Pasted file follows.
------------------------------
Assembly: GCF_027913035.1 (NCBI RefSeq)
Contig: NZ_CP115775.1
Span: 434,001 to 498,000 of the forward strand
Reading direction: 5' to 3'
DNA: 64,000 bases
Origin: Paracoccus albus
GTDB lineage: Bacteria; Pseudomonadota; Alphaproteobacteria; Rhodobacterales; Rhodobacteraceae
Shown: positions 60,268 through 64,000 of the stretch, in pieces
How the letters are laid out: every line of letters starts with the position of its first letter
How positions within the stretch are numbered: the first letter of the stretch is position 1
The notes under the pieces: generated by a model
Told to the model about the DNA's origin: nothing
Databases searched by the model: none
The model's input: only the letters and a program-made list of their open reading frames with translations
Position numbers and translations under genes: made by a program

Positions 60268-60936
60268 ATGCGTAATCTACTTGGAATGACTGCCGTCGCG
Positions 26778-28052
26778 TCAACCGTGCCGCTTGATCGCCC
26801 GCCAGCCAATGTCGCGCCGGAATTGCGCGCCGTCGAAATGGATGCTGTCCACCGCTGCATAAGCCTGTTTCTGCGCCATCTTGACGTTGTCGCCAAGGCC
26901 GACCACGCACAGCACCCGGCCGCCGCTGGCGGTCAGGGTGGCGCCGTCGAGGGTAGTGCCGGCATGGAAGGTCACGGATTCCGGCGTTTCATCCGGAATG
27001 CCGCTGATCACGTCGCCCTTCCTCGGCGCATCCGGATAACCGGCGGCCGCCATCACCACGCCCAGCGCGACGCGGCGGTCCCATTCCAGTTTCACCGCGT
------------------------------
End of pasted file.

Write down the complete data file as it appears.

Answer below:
Assembly: GCF_027913035.1 (NCBI RefSeq)
Contig: NZ_CP115775.1
Span: 434,001 to 498,000 of the forward strand
Reading direction: 5' to 3'
DNA: 64,000 bases
Origin: Paracoccus albus
GTDB lineage: Bacteria; Pseudomonadota; Alphaproteobacteria; Rhodobacterales; Rhodobacteraceae
Shown: positions 60,268 through 64,000 of the stretch, in pieces
How the letters are laid out: every line of letters starts with the position of its first letter
How positions within the stretch are numbered: the first letter of the stretch is position 1
The notes under the pieces: generated by a model
Told to the model about the DNA's origin: nothing
Databases searched by the model: none
The model's input: only the letters and a program-made list of their open reading frames with translations
Position numbers and translations under genes: made by a program

Positions 60268-60936
60268 ATGCGTAATCTACTTGGAATGACTGCCGTCGCG
Positions 26778-28052
26778 TCAACCGTGCCGCTTGATCGCCC
26801 GCCAGCCAATGTCGCGCCGGAATTGCGCGCCGTCGAAATGGATGCTGTCCACCGCTGCATAAGCCTGTTTCTGCGCCATCTTGACGTTGTCGCCAAGGCC
26901 GACCACGCACAGCACCCGGCCGCCGCTGGCGGTCAGGGTGGCGCCGTCGAGGGTAGTGCCGGCATGGAAGGTCACGGATTCCGGCGTTTCATCCGGAATG
27001 CCGCTGATCACGTCGCCCTTCCTCGGCGCATCCGGATAACCGGCGGCCGCCATCACCACGCCCAGCGCGACGCGGCGGTCCCATTCCAGTTTCACCGCGT